|Marc Chagall, "Dream of Lovers" (1962)|
I am getting to know the author of Mary Poppins. The life of P.L. Travers (the name she chose) was full of shadows and sharp angles that are missing from the delightful Disney movie (though not from all of the Mary Poppins stories she wrote) and of adventures in several worlds. She was an intimate of AE (George Russell), the Irish mystic, a friend of Yeats and Gurdjieff, and no stranger to the rituals of the Golden Dawn, the practices of yogis, and the vision quests of the Plains Indians. She was fascinated by the idea of the double, and came to believe she was leading a double or treble life, in parallel realities.
My current reading includes an excellent recent biography of by Valerie Lawson, published in the United States as Mary Poppins, She Wrote. This contains many surprises. As a young girl in Australia, young Helen Lyndon Goff (as she then was) so longed to be "away" that she approached a gypsy camp near her home and offered a tall blue-robed man one of her sandals, hoping he would whisk her off into another world. The stranger gravely inspected the sandal, and returned it to her, leaving "Lyndon" to make her own way. She disliked her native country, and was stirred by stories of Ireland and England, where she traveled as soon as she was able.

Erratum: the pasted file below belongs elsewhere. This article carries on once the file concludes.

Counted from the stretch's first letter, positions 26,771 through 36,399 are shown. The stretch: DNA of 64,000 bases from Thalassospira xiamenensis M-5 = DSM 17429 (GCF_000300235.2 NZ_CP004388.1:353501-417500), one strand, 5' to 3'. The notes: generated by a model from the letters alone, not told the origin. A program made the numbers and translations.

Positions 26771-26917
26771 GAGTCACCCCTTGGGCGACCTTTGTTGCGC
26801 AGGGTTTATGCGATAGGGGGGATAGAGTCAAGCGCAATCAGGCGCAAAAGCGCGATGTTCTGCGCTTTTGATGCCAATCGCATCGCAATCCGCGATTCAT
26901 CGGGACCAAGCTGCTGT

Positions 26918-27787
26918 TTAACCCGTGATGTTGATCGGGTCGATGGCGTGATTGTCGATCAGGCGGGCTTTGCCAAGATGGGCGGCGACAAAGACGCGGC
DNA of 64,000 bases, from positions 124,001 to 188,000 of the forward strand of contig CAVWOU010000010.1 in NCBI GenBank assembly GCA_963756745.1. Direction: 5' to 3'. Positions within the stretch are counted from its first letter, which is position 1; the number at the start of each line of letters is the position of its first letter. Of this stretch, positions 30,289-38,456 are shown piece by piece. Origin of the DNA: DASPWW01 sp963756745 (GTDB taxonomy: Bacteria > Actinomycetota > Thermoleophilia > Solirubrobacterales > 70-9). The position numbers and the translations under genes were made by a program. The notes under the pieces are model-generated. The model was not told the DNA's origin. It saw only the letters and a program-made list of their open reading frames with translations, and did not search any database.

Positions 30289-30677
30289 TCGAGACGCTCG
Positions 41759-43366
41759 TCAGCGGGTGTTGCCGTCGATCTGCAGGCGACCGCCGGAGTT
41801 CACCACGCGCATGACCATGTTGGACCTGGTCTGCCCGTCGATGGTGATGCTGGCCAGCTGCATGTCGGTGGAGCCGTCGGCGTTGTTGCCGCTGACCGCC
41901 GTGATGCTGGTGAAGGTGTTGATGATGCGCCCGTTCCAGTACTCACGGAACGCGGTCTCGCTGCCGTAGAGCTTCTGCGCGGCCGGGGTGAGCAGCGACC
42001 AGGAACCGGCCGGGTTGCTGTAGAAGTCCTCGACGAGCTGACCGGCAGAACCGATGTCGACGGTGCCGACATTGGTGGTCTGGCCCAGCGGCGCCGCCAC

I have also been looking again at a late collection of essays by P.L.Travers, titled What the Bee Knows, that is probably her least-known work. It turned up, placed eccentrically on an unlikely shelf in a used bookshop, through the helpful machinations of a shelf elf. Opening the book at random, I found a beautiful essay “On Forgiving Oneself” that is a marvelous evocation of encountering a Greater Self that proves to be no stranger. I would title it “Meeting the Blue Lady”.
She comes upon her again and again in the woods - a mysterious, beautiful woman in a blue mantle, that reminds her of Demeter and of hyacinths. She is often dancing, or gathering woodland flowers, or meeting with strangers. The day comes when the Blue Lady blocks her path:
Then she thrust a hand under her veil and drew it down from head to shoulder, her face emerging from the blue as the moon slips out from the edge of a cloud.
It was my face...And I knew that I had always known, and at the same time refused to know, what lay between the veil.